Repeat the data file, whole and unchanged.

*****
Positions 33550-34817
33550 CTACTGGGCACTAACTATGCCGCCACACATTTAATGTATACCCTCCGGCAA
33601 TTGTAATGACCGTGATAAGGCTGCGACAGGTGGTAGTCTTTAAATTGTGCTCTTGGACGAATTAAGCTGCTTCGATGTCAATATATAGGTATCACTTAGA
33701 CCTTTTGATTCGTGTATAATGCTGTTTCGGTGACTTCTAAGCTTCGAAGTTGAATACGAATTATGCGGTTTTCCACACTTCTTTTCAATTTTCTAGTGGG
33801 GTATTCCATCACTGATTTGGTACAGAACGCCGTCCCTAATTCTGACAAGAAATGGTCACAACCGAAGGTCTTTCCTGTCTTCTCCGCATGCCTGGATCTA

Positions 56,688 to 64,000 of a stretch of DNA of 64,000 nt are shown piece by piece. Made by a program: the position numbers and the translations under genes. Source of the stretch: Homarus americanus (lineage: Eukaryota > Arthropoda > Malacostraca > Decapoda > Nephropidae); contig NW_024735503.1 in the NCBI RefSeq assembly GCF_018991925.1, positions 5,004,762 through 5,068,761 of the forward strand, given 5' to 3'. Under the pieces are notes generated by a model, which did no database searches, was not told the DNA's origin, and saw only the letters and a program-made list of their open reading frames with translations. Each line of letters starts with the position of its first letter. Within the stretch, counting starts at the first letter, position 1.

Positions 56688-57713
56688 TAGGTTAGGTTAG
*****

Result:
Positions 33550-34817
33550 CTACTGGGCACTAACTATGCCGCCACACATTTAATGTATACCCTCCGGCAA
33601 TTGTAATGACCGTGATAAGGCTGCGACAGGTGGTAGTCTTTAAATTGTGCTCTTGGACGAATTAAGCTGCTTCGATGTCAATATATAGGTATCACTTAGA
33701 CCTTTTGATTCGTGTATAATGCTGTTTCGGTGACTTCTAAGCTTCGAAGTTGAATACGAATTATGCGGTTTTCCACACTTCTTTTCAATTTTCTAGTGGG
33801 GTATTCCATCACTGATTTGGTACAGAACGCCGTCCCTAATTCTGACAAGAAATGGTCACAACCGAAGGTCTTTCCTGTCTTCTCCGCATGCCTGGATCTA

Positions 56,688 to 64,000 of a stretch of DNA of 64,000 nt are shown piece by piece. Made by a program: the position numbers and the translations under genes. Source of the stretch: Homarus americanus (lineage: Eukaryota > Arthropoda > Malacostraca > Decapoda > Nephropidae); contig NW_024735503.1 in the NCBI RefSeq assembly GCF_018991925.1, positions 5,004,762 through 5,068,761 of the forward strand, given 5' to 3'. Under the pieces are notes generated by a model, which did no database searches, was not told the DNA's origin, and saw only the letters and a program-made list of their open reading frames with translations. Each line of letters starts with the position of its first letter. Within the stretch, counting starts at the first letter, position 1.

Positions 56688-57713
56688 TAGGTTAGGTTAG